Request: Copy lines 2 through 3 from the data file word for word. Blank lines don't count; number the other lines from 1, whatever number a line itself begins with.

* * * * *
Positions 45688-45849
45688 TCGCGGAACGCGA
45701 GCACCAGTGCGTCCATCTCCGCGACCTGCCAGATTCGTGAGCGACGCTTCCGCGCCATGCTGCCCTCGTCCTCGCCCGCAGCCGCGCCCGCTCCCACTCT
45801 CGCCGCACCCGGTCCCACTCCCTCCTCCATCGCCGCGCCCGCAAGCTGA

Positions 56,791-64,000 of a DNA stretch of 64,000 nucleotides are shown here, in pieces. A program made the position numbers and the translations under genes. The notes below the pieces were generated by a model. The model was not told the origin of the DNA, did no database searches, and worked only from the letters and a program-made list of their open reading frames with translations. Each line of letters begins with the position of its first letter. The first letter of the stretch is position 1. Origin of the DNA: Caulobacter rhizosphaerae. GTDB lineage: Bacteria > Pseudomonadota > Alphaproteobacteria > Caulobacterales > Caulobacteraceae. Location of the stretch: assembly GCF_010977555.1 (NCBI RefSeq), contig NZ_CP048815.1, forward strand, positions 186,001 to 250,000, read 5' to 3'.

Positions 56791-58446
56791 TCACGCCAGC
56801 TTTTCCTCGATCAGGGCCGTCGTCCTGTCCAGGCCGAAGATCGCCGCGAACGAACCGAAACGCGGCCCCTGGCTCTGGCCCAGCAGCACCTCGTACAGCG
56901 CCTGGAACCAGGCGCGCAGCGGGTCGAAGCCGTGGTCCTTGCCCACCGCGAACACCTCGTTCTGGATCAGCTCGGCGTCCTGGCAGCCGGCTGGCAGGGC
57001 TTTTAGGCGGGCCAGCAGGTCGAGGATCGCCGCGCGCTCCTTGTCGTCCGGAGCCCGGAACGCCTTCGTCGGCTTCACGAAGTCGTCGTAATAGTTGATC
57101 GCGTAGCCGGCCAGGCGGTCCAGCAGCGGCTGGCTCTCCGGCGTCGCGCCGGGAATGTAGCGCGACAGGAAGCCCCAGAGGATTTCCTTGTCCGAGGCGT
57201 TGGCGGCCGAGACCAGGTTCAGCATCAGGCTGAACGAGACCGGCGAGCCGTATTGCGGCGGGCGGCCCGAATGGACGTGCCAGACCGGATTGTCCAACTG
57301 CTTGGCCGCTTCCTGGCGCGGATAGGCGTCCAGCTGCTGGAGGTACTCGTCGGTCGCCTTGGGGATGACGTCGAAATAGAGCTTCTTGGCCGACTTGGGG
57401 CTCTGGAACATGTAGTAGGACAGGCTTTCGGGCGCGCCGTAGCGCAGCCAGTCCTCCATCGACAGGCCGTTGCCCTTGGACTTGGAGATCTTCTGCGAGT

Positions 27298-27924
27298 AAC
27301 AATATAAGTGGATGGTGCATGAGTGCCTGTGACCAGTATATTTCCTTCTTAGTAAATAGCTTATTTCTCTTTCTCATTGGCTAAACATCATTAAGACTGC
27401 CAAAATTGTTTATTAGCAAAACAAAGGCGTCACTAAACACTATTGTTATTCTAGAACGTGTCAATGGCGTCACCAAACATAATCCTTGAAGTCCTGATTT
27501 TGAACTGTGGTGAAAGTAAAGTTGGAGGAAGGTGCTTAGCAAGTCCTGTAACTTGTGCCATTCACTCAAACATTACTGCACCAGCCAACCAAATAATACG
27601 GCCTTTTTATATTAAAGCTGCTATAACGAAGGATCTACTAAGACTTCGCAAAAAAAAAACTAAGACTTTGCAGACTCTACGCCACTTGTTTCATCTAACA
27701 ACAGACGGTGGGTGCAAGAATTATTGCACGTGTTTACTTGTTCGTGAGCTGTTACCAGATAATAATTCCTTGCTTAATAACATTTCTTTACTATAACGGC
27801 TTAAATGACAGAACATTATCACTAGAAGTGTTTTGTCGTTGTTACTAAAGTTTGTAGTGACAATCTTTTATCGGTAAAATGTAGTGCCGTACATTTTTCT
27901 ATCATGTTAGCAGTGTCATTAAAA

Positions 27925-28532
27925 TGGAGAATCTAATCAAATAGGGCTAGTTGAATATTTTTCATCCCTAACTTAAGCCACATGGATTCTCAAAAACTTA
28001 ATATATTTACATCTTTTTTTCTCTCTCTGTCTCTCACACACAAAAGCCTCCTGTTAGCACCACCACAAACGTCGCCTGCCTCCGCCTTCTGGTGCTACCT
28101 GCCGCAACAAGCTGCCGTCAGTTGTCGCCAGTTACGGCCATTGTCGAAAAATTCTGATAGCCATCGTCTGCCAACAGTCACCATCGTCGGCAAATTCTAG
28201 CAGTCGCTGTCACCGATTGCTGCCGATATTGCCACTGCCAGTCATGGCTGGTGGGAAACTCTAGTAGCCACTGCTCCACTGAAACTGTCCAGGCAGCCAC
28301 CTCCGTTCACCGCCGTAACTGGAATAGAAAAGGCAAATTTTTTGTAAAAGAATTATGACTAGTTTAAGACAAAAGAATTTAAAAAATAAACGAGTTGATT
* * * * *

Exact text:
45688 TCGCGGAACGCGA
45701 GCACCAGTGCGTCCATCTCCGCGACCTGCCAGATTCGTGAGCGACGCTTCCGCGCCATGCTGCCCTCGTCCTCGCCCGCAGCCGCGCCCGCTCCCACTCT